What Is a JavaServer Faces Application?
A set of web pages in which components are laid out
A set of tags to add components to the web page
A set of managed beans, which are lightweight container-managed objects (POJOs) with minimal requirements. They support a small set of basic services, such as resource injection, lifecycle callbacks and interceptors.
A web deployment descriptor (web.xml file)
Optionally, one or more application configuration resource files, such as a faces-config.xml file, which can be used to define page navigation rules and configure beans and other custom objects, such as custom components
Optionally, a set of custom objects, which can include custom components, validators, converters, or listeners, created by the application developer
Optionally, a set of custom tags for representing custom objects on the page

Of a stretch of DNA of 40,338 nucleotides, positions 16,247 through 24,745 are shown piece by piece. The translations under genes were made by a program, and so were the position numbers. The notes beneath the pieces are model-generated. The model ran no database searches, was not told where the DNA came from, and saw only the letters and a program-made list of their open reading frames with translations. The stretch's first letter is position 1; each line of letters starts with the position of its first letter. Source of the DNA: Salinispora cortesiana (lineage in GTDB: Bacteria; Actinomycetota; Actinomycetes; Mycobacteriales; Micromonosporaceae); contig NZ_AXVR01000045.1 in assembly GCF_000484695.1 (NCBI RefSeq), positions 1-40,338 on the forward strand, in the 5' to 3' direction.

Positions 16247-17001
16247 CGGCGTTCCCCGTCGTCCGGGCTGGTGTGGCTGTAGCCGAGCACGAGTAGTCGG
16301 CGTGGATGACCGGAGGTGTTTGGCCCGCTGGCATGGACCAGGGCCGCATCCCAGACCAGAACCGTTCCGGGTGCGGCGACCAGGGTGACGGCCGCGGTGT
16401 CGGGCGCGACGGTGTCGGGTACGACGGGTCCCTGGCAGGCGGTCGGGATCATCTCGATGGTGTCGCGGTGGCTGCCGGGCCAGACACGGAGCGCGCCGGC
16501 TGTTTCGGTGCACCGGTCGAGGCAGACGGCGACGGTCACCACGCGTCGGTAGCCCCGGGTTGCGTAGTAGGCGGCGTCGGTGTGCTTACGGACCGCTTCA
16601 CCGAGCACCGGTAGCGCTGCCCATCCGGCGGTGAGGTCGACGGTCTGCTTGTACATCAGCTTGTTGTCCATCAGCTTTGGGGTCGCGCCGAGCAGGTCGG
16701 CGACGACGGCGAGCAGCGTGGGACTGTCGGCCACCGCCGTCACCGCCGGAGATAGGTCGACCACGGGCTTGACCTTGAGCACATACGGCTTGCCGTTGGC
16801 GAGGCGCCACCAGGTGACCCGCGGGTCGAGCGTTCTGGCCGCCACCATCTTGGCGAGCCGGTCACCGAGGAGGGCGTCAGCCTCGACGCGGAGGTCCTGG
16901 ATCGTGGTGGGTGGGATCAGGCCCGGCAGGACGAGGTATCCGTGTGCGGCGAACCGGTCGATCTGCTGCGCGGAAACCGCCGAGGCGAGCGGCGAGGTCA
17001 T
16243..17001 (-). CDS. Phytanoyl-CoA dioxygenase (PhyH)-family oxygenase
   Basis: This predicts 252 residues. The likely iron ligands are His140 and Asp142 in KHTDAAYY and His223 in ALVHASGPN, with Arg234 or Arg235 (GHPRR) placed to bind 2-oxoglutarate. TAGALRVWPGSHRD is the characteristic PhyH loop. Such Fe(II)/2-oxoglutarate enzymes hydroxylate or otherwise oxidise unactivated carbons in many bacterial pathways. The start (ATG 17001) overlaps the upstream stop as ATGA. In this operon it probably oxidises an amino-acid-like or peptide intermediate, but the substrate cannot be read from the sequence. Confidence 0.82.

Figure 4-1 shows the interaction between client and server in a typical JavaServer Faces application. In response to a client request, a web page is rendered by the web container that implements JavaServer Faces technology.
The web page, myfacelet.xhtml, is built using JavaServer Faces component tags. Component tags are used to add components to the view (represented by myUI in the diagram), which is the server-side representation of the page. In addition to components, the web page can also reference objects, such as the following:
Any event listeners, validators, and converters that are registered on the components
The JavaBeans components that capture the data and process the application-specific functionality of the components
On request from the client, the view is rendered as a response. Rendering is the process whereby, based on the server-side view, the web container generates output, such as HTML or XHTML, that can be read by the client, such as a browser.